The Minus World is a glitch level found in Super Mario Bros. and is arguably regarded as the most famous glitch in video game history. It is an underwater level (exactly like World 7-2 in geography and enemy locations) that cannot be finished (the pipe at the end is glitched and takes the player back to the start), meaning that once there, Mario or Luigi is doomed to lose all of his lives by either running out of time or being defeated by enemies. The level got its name from fans because, when in the Minus World, the top screen says that Mario is in World -1. This is because of a glitch in the panels displaying the numbers. The Minus World is actually World 36, but the game is displaying the blank graphic for the number 36, leading to -1.
The player can get to the Minus World by going to World 1-2 and standing on the pipe that leads to the Flagpole at the end of the level. Then, they should move to the far left end of the pipe, then duck while facing left. While ducking, the player should jump. While in the air, the player should move right, so that when he's about to come back down, he should be just under the ceiling next within this moment. It may take the player several tries, for Mario must land in an exact spot on the pipe in order to travel through it. If done correctly, he will automatically move through the pipe (without the screen moving) and then through the wall and into the warp room.
Another method of reaching the Minus World involves Mario breaking two blocks on the ceiling, leaving the one on the far right. He should move to the far left end of the pipe and jump to the right. He doesn't have to duck as he can try to hit the bottom-left portion of the block (without actually destroying the block). This should glitch the game, allowing Mario to get through the pipe and wall, but doing it this way is potentially more difficult and time-intensive.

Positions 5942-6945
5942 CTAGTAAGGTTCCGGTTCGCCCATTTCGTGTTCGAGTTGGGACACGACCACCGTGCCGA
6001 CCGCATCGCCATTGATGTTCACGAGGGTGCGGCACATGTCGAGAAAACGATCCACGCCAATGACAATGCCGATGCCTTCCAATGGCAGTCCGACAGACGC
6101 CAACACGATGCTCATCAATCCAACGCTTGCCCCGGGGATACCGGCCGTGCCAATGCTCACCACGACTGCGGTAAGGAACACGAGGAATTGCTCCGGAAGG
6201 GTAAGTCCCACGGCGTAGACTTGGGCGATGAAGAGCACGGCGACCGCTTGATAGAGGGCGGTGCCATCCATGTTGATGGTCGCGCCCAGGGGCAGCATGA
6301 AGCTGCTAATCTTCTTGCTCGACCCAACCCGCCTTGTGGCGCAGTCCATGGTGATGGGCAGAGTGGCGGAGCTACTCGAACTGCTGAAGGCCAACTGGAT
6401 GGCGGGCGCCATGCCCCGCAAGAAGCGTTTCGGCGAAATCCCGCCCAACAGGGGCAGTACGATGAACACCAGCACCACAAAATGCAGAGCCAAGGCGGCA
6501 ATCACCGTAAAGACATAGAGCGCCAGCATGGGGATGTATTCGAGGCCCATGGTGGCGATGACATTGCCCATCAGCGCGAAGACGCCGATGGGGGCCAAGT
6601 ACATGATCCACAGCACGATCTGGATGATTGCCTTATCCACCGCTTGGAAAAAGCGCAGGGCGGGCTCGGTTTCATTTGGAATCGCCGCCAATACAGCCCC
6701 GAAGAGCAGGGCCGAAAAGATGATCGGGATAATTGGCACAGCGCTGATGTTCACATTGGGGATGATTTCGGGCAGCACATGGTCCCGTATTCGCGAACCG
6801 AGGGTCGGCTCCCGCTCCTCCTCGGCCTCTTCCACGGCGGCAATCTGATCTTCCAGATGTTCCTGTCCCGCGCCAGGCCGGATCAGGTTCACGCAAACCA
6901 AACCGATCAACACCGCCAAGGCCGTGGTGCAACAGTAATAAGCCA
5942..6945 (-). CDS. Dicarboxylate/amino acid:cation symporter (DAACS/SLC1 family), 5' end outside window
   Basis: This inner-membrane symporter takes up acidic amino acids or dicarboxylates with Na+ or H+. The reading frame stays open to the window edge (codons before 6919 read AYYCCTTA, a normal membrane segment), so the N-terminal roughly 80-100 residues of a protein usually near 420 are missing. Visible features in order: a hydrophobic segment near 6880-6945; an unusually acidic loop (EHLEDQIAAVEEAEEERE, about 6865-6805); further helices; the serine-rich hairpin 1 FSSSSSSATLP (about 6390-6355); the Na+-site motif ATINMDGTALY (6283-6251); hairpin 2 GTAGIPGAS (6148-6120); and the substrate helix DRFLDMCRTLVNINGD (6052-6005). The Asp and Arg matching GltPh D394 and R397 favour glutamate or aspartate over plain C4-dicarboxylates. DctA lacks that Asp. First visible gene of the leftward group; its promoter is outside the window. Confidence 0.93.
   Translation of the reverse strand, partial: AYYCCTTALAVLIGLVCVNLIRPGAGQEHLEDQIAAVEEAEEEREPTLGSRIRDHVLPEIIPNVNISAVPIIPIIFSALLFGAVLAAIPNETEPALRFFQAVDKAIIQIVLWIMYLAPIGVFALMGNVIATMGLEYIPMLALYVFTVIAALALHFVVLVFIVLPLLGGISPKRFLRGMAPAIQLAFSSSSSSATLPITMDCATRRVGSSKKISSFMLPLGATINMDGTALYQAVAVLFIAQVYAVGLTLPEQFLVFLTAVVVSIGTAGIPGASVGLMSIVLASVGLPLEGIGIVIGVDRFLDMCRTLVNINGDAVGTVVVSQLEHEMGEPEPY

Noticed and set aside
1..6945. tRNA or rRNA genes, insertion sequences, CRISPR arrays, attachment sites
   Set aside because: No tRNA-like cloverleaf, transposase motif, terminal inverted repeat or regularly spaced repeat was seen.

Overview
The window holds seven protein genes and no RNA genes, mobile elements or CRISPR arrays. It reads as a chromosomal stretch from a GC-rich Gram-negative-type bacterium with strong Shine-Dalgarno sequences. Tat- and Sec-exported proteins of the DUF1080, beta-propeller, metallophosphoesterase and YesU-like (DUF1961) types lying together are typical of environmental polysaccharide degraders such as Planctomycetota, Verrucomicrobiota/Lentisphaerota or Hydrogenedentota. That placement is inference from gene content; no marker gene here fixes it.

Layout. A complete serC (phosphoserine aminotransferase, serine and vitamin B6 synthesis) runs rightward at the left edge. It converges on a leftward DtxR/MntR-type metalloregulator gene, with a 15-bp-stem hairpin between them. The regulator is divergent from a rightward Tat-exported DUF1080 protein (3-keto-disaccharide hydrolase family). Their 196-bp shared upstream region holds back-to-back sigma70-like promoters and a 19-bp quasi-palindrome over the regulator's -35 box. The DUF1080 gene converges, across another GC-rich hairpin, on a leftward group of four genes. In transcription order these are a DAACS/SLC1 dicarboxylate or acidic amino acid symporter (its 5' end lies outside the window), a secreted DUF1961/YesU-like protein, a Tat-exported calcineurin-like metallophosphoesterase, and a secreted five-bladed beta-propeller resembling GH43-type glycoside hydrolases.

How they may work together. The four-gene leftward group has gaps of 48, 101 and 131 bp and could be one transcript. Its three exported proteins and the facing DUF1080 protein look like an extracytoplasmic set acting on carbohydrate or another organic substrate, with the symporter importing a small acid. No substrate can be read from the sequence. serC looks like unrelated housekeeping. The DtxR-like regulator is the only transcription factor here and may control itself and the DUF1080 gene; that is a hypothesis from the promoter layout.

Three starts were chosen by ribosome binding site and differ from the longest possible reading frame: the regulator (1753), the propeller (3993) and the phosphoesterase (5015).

If everything is done properly, Mario will see the three pipes in front of him from the Warp Zone. If he enters the pipe to the far left or far right, he will find himself in the Minus World. If he goes in the pipe in the middle, it will bring him to World 5-1. If the player makes the brick wall on the far right visible, however, the glitch will end.
Famicom Disk System
In the Famicom Disk System version of Super Mario Bros., the Minus World is accessed the same way, but is very different in design. World -1 is just like World 1-3, but with underwater gameplay (despite lacking actual visual water) and featuring bizarre elements such as multiple floating Princess Toadstools and a floating, headless Bowser, as well as an overall glitchy palette for several objects.
This marks the only instance of an underwater flagpole (without the flag), which can easily stop the game from progressing if touched too high or initiating a fireworks display; if reached normally halfway down or lower, this flagpole will actually take Mario to World -2, a level identical to World 7-3. There is finally a World -3 after this level; -3 is a version of World 4-4 that lacks its False Bowser and maze elements, is colored underground, and is filled with flying Bloopers that can be stomped for 1000 points. This behavior is otherwise unused, though nearly identical flying Bloopers would be featured in Super Mario Bros.: The Lost Levels.